The success of any scientific journal, open access or subscription based, depends on it receiving a good number of high-quality papers in its area of interest. But for a subscription-based journal to succeed, it faces the additional hurdle of selling enough subscriptions to pay for its costs. In the current financial environment, libraries are increasingly having to trim their collections and are finding it virtually impossible to purchase new titles. This makes launching new subscription-based journals extremely challenging. Also, learned societies or scientific institutions who publish only a small number of titles are struggling to maintain their subscription numbers in competition with the larger publishers who sell collections of titles under the "big deal." In contrast, more and more institutions and funding bodies are making funds available for scientists to publish their papers in open access journals (see our recent blog posting on the Open Access Compact).

As a result of this situation, BioMed Central has recently seen an increasing number of institutions and societies choosing to take the open access route, either to launch new journals or increasingly to convert their existing journals to open access. Just this year, additions to our portfolio include Genetics, Selection and Evolution, owned and supported by INRA (the French National Institute for Agricultural Research), and Journal of Biomedical Science, which is supported by the National Science Council of Taiwan. These are established journals with impact factors and good rankings in their subject categories in the Journal Citation Report.  Also moving towards a re-launch with BioMed Central is Allergy, Asthma and Clinical Immunology, the official journal of the Canadian Society of Allergy and Clinical Immunology. In addition, several societies have launched new journals with us this year, including Sports Medicine, Arthroscopy, Rehabilitation, Therapy & Technology and Diabetology & Metabolic Syndrome.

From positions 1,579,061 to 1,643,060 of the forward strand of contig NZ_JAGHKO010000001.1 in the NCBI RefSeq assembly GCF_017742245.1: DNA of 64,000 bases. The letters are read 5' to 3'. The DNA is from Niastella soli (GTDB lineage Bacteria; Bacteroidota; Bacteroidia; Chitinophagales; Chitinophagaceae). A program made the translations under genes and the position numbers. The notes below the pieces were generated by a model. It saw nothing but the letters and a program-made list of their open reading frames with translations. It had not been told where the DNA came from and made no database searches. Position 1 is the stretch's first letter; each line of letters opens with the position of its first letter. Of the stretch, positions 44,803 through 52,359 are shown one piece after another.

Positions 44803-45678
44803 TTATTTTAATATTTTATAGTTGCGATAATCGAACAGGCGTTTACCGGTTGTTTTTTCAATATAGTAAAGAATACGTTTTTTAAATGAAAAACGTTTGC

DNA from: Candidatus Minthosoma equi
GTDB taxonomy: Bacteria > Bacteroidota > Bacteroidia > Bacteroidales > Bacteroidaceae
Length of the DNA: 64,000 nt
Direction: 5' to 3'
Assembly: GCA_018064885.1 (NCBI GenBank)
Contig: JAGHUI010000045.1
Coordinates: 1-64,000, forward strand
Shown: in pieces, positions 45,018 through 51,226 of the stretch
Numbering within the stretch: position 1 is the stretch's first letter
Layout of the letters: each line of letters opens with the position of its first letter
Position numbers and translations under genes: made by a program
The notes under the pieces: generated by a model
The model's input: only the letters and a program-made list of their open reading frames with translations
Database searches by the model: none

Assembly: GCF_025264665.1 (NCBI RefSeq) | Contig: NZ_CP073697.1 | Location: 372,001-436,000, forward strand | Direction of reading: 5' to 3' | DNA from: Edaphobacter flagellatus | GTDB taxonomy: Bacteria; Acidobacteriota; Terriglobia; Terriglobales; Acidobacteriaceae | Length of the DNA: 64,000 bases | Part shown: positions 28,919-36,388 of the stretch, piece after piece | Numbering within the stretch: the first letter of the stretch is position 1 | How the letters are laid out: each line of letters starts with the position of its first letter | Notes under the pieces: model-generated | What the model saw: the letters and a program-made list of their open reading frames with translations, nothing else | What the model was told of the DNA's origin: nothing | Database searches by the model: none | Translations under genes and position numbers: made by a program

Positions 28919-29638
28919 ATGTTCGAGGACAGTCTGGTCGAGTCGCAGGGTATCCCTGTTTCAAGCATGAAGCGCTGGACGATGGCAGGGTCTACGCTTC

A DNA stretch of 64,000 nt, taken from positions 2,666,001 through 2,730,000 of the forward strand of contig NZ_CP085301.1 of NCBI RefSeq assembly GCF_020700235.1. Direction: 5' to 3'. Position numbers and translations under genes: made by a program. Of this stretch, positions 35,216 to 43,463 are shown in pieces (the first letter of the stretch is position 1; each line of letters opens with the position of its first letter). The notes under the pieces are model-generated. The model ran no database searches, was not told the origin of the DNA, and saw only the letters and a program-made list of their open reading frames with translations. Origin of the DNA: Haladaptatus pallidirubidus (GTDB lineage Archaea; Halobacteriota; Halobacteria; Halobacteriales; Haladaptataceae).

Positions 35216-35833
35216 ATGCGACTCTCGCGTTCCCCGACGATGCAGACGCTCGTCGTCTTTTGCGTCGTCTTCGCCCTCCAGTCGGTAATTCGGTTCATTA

Our experience with journals which have transferred to open access shows that they increase their submission levels and impact factors. For instance, the 50 year old Acta Veterinaria Scandanavica has doubled its submissions and nearly trebled its impact factor within three years of moving to BioMed Central. The journal has already risen to an upper mid-table position in the "Veterinary Sciences" category of the Journal Citation Report (57/134 in 2008), from its previous position in the lower reaches of the category.

IREX Technologies Launches IREX DR800SG E-Book Reader

IREX Technologies has launched the IREX DR800SG e-book reader.

Here's an excerpt from the press release: